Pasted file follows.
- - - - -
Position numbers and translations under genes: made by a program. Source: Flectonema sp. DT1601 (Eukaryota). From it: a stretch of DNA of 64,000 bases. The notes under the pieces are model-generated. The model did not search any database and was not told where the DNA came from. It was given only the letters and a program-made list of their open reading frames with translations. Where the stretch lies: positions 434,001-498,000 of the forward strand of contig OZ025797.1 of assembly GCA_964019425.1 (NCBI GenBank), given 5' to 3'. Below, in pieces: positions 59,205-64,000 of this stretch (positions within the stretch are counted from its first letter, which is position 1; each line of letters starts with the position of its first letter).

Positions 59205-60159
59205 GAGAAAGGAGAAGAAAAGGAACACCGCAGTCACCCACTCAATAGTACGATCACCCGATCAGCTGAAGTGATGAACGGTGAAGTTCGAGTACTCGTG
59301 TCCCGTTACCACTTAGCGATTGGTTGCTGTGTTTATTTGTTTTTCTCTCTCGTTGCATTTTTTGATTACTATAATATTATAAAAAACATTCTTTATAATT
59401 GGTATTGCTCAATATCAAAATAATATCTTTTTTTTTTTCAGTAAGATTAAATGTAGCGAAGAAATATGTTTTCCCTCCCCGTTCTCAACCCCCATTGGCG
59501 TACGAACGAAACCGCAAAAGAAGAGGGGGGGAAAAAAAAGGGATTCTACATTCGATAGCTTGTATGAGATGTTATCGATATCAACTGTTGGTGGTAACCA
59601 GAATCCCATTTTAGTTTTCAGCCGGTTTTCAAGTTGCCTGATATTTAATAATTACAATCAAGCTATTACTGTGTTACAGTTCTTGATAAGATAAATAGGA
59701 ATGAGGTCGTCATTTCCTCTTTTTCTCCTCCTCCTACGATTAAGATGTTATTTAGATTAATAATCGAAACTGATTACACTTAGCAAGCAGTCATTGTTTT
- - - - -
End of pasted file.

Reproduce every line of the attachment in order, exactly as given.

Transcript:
Position numbers and translations under genes: made by a program. Source: Flectonema sp. DT1601 (Eukaryota). From it: a stretch of DNA of 64,000 bases. The notes under the pieces are model-generated. The model did not search any database and was not told where the DNA came from. It was given only the letters and a program-made list of their open reading frames with translations. Where the stretch lies: positions 434,001-498,000 of the forward strand of contig OZ025797.1 of assembly GCA_964019425.1 (NCBI GenBank), given 5' to 3'. Below, in pieces: positions 59,205-64,000 of this stretch (positions within the stretch are counted from its first letter, which is position 1; each line of letters starts with the position of its first letter).

Positions 59205-60159
59205 GAGAAAGGAGAAGAAAAGGAACACCGCAGTCACCCACTCAATAGTACGATCACCCGATCAGCTGAAGTGATGAACGGTGAAGTTCGAGTACTCGTG
59301 TCCCGTTACCACTTAGCGATTGGTTGCTGTGTTTATTTGTTTTTCTCTCTCGTTGCATTTTTTGATTACTATAATATTATAAAAAACATTCTTTATAATT
59401 GGTATTGCTCAATATCAAAATAATATCTTTTTTTTTTTCAGTAAGATTAAATGTAGCGAAGAAATATGTTTTCCCTCCCCGTTCTCAACCCCCATTGGCG
59501 TACGAACGAAACCGCAAAAGAAGAGGGGGGGAAAAAAAAGGGATTCTACATTCGATAGCTTGTATGAGATGTTATCGATATCAACTGTTGGTGGTAACCA
59601 GAATCCCATTTTAGTTTTCAGCCGGTTTTCAAGTTGCCTGATATTTAATAATTACAATCAAGCTATTACTGTGTTACAGTTCTTGATAAGATAAATAGGA
59701 ATGAGGTCGTCATTTCCTCTTTTTCTCCTCCTCCTACGATTAAGATGTTATTTAGATTAATAATCGAAACTGATTACACTTAGCAAGCAGTCATTGTTTT